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It's Student Volunteering Week 2018: Why should you consider volunteering at university?

Volunteering at university may be something you have never considered, especially if a busy schedule of course work, socialising and a part-time job already leave you short on time. But if you are a new or returning student, volunteering can have a positive impact on different aspects of your life.

For starters, it’s often a brilliant way to explore your new home town or city, learn about the local community, meet people from different backgrounds, and make new friends. Many university volunteering schemes run social events for volunteers and in some cases, annual award ceremonies to thank volunteers for their efforts!

Volunteering and helping others has been shown to enhance mental wellbeing, with benefits including increased self-esteem, better relationships, more socialising opportunities and a healthier lifestyle. At a time when the higher education news is dominated by stories of the pressures on students and the rising numbers accessing mental health services, it is important to consider the steps you can take to look after your mental wellbeing, which will ultimately help you to fulfill your potential at university.

Getting involved in a volunteering project can also help boost your career prospects. Many schemes offer training to student volunteers (see the examples below) and allow you to gain practical experience of working in a particular field. This may directly apply to your chosen career path, or it may help you gain a clearer understanding of the direction you would like to take in life. Your experiences can also help you to develop transferable listening, thinking and speaking skills that can enhance your future prospects, no matter what your area of interest. Above all, it shows employers that you are proactive and not afraid to get involved. Are you convinced yet? Here are some examples of current university volunteering schemes to get you inspired:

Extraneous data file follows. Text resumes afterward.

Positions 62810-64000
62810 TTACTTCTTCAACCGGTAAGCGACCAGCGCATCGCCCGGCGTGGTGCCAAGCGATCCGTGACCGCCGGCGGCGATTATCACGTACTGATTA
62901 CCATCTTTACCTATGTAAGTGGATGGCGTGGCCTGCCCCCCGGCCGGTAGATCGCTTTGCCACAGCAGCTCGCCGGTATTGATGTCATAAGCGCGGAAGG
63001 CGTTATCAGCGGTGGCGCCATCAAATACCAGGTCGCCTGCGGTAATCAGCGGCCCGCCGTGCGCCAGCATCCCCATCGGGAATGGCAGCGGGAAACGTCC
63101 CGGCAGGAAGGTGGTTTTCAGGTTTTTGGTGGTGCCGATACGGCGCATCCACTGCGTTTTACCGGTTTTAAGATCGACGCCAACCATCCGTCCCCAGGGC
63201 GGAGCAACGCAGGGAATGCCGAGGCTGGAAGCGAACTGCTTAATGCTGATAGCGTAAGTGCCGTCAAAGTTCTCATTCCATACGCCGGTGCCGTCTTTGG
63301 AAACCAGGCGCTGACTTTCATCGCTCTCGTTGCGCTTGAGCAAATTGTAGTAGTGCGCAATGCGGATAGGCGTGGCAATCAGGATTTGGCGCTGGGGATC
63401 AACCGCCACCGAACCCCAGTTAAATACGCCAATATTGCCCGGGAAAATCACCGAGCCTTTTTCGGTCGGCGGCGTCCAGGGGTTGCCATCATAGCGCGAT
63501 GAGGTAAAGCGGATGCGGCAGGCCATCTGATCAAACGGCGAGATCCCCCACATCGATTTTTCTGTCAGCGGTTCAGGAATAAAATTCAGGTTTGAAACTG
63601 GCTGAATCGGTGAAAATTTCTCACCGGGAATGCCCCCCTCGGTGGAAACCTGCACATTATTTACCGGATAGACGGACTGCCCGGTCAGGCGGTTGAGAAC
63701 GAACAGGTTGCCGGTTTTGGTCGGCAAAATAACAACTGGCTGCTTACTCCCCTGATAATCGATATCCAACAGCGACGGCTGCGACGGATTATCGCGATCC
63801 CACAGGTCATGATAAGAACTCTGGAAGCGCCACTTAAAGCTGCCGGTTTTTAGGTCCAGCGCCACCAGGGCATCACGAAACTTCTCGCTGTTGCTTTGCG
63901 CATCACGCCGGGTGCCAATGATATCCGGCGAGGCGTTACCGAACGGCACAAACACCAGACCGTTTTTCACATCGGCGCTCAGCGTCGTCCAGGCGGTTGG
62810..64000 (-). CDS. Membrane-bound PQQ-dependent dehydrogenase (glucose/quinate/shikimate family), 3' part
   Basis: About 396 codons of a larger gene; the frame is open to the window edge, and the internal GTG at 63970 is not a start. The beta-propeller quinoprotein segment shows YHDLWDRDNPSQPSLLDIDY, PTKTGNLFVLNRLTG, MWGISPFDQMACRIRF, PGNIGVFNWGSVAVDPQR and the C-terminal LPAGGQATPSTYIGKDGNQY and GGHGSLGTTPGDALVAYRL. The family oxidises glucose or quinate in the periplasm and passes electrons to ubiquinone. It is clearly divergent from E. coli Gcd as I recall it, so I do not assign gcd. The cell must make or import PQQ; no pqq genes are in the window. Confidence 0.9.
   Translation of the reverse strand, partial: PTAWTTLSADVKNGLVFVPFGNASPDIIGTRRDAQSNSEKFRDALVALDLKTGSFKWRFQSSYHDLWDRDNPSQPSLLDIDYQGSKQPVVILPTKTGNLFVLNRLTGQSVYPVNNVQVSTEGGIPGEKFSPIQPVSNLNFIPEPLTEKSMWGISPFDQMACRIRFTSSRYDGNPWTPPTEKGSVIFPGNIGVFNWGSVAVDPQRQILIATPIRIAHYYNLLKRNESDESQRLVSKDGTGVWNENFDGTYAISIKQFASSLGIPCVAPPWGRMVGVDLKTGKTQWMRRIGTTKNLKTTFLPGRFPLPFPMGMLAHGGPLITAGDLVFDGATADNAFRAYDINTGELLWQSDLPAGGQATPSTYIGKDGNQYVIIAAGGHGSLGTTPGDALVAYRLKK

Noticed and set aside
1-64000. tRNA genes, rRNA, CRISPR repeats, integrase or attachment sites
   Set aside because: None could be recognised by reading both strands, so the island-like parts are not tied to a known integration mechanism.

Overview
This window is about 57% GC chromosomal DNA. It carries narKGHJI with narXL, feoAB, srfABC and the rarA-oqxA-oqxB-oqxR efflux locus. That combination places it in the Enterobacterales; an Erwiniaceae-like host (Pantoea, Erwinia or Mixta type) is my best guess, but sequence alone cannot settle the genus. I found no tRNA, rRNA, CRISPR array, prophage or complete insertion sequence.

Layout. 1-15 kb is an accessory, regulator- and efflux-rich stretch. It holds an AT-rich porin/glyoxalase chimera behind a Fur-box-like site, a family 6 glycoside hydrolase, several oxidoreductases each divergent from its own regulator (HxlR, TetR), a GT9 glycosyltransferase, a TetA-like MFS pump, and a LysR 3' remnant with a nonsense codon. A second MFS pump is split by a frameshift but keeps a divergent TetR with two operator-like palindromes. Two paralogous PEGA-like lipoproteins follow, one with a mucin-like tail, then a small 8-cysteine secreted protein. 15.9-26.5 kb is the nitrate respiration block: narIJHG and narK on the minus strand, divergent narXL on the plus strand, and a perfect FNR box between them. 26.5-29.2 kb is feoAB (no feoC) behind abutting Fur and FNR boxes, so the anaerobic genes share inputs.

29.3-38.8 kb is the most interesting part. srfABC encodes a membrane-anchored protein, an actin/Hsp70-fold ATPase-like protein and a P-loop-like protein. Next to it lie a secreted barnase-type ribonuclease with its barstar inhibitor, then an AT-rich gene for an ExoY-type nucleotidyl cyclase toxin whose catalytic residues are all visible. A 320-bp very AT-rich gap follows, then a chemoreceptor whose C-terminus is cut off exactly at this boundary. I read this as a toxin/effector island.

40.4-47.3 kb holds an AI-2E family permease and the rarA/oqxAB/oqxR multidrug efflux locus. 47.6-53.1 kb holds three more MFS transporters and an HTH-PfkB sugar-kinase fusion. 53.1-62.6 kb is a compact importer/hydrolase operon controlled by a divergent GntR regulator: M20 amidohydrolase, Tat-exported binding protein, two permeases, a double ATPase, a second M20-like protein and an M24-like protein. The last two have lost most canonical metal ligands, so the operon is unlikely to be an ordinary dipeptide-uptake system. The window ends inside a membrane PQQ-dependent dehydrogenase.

Projects to inspire you

  • South Wales Police are now recruiting students based in Cardiff who would like to volunteer to join Police Officers and Police Community Support Officers in a range of exciting operations. This includes crime prevention walkabouts and running the Student Safety Bus that moves around the city, providing support to vulnerable adults and helping students to get home safely. Volunteer training includes conflict management, first aid and bystander training. The team are welcoming applications for the next academic year here, and make sure that your application is in by July 31st.

The police student volunteers and South Wales Police

  • University College London have a broad range of volunteering opportunities for their students, including baking with elderly members of the community, Headucate (delivering interactive mental health workshops to school children), or Taste not Waste (helping to redistribute unwanted food from student halls to London’s homeless shelters). UCL Union also has a dedicated Volunteering Services Unit that helps students to start their own volunteering project. You can apply for start-up funds and will be given staff support and project management training, if successful.